A common approach is to present pictures with emotional value and to compare induced brain activation, as measured by functional magnetic resonance imaging, to the one caused by viewing neutral stimuli. With regard to the 5-HT system, in a small study with PD patients, no effect of the 5-HTTLPR was found on brain activation in response to fearful or angry facial stimuli (Domschke et al., 2006). However, patients carrying the S-allele had an increased amygdala activation to happy faces. Contrary, in healthy individuals, fearful (Hariri et al., 2002), and aversive stimuli (Heinz et al., 2005) evoked increased amygdala activation in s-allele carriers. In addition, a greater coupling between the amygdala and the ventrolateral prefrontal cortex was found in these individuals, possibly linked to an altered capacity to regulate emotional states (Heinz et al., 2005). Furthermore, in PD patients homozygous for a specific 5-HT1A variant, presentation of fearful faces reduced the activity of the right ventromedial prefrontal cortex, the right orbitofrontal cortex, and the right anterior cingulate cortex (Domschke et al., 2006). No effect on amygdala activation was found. In a classical fear conditioning paradigm, in which repeated pairing of an initially neutral stimulus with an aversive event leads to a fear response to the previously neutral stimulus, PD patients with the “protective” low activity MAO-A allele had an increased anterior cingulate cortex activation to presentation of the paired neutral stimulus during the fear acquisition phase (Reif et al., 2014). In addition, carriers of the low activity allele also benefited more from cognitive behavioral therapy, as shown by a higher response percentage in this group. Regarding ACCN2, in addition to detecting that variants in this gene are associated with PD, an association of the PD-associated allele and bilaterally heightened amygdala volume and activity to visual presentation of emotional faces was also observed in healthy individuals (Smoller et al., 2014).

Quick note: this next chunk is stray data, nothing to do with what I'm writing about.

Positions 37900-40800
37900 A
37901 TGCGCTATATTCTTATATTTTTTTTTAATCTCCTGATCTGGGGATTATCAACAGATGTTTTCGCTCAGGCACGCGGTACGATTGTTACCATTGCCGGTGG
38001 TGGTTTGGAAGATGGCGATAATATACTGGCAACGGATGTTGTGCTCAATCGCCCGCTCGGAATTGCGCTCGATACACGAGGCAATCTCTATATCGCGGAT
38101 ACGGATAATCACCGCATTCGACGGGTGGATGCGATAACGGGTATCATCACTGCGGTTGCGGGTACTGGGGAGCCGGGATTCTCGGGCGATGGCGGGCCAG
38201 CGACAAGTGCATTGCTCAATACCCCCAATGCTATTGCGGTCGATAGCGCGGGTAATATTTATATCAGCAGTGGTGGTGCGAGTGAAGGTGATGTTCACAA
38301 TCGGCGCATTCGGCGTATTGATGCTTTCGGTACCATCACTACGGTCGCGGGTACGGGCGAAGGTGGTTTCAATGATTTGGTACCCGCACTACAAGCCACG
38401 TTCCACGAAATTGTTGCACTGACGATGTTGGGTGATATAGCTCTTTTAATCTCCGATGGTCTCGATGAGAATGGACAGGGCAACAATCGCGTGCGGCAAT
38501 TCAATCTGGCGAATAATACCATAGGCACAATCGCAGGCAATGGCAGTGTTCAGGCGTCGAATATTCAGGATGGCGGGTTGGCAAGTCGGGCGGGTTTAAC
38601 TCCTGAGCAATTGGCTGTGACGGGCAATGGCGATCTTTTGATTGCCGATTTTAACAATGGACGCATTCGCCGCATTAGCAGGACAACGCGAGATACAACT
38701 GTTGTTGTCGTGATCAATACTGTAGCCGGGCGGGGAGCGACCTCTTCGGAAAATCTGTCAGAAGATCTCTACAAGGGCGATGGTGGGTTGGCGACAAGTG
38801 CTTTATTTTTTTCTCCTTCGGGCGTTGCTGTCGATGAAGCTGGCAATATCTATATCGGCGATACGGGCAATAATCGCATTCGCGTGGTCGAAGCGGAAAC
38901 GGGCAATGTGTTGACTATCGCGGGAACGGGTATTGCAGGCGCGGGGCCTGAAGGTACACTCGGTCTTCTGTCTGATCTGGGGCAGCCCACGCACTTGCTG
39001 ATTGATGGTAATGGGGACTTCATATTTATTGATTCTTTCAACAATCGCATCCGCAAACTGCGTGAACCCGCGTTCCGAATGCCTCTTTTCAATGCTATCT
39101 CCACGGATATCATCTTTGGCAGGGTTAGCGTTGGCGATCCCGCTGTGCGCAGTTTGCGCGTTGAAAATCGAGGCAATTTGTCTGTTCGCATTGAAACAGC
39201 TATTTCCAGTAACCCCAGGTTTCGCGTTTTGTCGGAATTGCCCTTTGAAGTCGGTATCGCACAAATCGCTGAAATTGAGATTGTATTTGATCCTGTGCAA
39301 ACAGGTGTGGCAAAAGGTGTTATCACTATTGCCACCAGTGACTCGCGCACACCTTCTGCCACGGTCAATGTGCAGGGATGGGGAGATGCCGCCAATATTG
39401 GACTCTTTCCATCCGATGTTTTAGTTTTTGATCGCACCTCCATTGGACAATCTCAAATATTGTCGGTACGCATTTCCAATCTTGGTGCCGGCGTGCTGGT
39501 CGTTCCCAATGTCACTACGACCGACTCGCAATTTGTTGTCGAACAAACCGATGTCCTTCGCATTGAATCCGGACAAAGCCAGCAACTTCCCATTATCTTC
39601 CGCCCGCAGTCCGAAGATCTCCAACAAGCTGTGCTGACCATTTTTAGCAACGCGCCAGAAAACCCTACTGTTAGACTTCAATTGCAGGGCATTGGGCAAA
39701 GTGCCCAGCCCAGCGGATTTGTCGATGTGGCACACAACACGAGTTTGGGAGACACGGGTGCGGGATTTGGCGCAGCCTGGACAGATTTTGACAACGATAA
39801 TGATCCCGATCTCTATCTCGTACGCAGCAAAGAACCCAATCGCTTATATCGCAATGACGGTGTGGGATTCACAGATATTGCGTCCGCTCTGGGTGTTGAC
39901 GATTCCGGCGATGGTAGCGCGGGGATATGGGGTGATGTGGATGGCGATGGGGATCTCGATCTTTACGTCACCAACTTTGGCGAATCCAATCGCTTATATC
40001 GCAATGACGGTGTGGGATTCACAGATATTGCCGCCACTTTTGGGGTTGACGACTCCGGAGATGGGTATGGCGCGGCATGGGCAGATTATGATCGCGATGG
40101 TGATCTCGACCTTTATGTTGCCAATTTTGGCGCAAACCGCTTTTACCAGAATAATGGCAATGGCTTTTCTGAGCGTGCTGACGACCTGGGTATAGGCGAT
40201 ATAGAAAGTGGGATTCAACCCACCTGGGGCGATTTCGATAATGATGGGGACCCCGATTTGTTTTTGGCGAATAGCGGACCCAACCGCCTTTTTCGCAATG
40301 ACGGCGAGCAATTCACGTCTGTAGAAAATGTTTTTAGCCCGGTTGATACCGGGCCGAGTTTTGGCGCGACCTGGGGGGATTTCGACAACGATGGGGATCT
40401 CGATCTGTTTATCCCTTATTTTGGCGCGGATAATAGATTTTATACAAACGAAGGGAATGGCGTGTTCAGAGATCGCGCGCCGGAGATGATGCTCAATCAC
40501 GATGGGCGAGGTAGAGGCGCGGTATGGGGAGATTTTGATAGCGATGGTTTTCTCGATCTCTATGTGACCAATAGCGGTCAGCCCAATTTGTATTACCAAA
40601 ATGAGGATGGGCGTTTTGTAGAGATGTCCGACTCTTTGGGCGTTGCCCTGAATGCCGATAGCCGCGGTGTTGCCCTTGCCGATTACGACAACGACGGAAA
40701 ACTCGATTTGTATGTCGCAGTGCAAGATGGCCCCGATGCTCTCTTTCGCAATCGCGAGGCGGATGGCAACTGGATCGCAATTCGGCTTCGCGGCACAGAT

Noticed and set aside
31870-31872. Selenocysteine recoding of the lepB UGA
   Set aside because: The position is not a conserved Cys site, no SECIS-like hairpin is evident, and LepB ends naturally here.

Overall, these studies suggest that processing emotional stimuli might be affected by genetic variants and that altered activation in distinct brain regions might be linked to PD and the vulnerability to develop the disorder. Success of treatment strategies such as cognitive behavioral therapy could, also in part, depend on these factors. Delineating the mechanisms could lead to improved and more individualized treatments.